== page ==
Our conversation, however, kicks off, more surprisingly, with IVF. The Queen, herself a royal princess from Malaysia’s southerly Johor region, struggled to conceive after she married in 1986. ‘I had 16 rounds of IVF, and on the 17th I succeeded,’ she says defiantly. ‘I never thought I’d go on to have five more [children], including twins.’ When she launched her first cookbook at a charity dinner in 2005 – a grand gala evening in a museum, where she herself cooked on stage – proceeds went to the fertility fund she set up in 2004. ‘My foundation sponsors treatment for poor and middle-income couples,’ she explains. ‘I know how much it costs, and the emotional struggle people go through. You go for a treatment and you come home and cry.
‘We are Asian and we don’t share our problems,’ the Queen continues. ‘But I decided it was time we started talking about it, and doing something about it.’ That night she handed out treatments to five couples, and the Tunku Azizah Fertility Foundation has sponsored treatments ever since. ‘I did my babies, then I did my books, then other people’s babies,’ she says. ‘And then I did the textiles. Because,’ she grins broadly, ‘I can make things happen.’
How Queen Azizah got to be so thoroughly modern is probably down to her larger-than-life father, the late Sultan Iskandar of Johor, and her Cornish mother, born Josephine Ruby Trevorrow, to become Hajah Khalsom. The Sultan’s children were encouraged to cook and take part in daily life. ‘But he was a real character as well as a powerful ruler,’ says Leon Chong, a native of Malaysia who studied law at the University of Edinburgh, and is the project manager on the Craft Week programme. ‘The amount of power is partly related to the position of the region, and Johor is an important one: right at the bottom of the Malaysian peninsula, next to Singapore.’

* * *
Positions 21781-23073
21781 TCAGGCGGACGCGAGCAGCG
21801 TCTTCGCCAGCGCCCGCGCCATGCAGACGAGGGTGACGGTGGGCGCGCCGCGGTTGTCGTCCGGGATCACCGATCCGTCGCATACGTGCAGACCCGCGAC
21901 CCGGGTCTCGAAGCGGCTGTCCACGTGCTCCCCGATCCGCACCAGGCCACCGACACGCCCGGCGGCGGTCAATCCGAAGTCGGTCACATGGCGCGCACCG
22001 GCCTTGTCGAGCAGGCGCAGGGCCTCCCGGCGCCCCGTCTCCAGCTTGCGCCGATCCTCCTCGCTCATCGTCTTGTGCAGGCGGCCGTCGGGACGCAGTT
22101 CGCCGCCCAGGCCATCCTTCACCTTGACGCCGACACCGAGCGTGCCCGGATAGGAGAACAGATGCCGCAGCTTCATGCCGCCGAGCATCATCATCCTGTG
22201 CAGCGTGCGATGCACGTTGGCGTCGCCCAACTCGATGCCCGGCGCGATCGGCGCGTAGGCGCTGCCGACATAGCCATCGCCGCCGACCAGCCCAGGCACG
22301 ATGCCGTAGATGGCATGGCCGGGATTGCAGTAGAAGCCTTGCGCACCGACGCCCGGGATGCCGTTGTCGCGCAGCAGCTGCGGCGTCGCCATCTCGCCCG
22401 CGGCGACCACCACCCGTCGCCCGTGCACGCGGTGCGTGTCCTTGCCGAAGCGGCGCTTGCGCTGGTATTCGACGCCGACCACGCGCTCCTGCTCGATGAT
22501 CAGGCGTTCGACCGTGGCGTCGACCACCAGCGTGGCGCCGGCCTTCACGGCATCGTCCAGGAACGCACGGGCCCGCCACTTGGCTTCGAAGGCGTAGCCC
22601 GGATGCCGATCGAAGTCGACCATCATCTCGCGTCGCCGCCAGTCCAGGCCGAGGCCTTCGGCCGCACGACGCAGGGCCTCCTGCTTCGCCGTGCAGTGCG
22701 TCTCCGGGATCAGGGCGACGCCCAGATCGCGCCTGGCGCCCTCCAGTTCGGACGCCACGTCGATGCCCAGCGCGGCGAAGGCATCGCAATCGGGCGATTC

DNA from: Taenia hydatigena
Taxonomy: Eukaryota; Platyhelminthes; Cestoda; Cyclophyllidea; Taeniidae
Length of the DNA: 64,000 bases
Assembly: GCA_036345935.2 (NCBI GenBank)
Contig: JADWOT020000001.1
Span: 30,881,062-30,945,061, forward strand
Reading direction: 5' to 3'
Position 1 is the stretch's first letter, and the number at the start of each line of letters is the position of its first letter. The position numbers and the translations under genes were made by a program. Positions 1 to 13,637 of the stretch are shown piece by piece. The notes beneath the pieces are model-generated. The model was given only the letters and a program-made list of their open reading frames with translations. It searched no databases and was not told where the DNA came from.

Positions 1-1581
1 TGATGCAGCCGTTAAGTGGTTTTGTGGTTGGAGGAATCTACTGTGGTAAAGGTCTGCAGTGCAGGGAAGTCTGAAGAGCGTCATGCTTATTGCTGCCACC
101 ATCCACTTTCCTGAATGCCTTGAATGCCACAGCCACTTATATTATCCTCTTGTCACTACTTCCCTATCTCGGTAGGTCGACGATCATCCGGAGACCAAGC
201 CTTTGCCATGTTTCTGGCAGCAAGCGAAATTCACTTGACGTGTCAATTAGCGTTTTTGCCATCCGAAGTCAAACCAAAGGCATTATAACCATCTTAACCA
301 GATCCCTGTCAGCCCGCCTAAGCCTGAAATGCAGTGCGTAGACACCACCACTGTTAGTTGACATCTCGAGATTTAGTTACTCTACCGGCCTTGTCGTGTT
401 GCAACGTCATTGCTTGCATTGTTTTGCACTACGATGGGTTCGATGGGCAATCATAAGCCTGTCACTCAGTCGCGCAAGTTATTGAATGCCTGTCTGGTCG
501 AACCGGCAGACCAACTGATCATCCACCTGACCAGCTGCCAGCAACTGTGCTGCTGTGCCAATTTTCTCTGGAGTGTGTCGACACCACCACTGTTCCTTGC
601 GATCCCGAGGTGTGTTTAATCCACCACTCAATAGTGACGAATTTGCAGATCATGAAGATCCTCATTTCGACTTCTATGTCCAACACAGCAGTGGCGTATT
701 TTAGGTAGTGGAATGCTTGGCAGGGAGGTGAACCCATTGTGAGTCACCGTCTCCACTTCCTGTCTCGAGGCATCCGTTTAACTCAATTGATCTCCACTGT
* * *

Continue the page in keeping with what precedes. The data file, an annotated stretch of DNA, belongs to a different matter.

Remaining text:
Queen Azizah has brought up her own children in the same spirit. All were educated in England, at schools including Caldicott prep, Harrow and Sherborne, and universities Oxford Brookes and Royal Holloway, London. His Royal Highness Prince Regent of Pahang Hassanal, 26, who attended Sandhurst, is a dashing polo player and a keen conservationist (‘He’s very “Save the tigers”,’ says his mother, ‘he loves the jungle’), while the youngest is at the University for the Creative Arts, Farnham, and may well follow her mother into the textile trade. ‘One wants to be an accountant, one wants to join the police…’ she says of the others. ‘I just want them all to work, to be exposed to real life, to know what it’s like for other people.’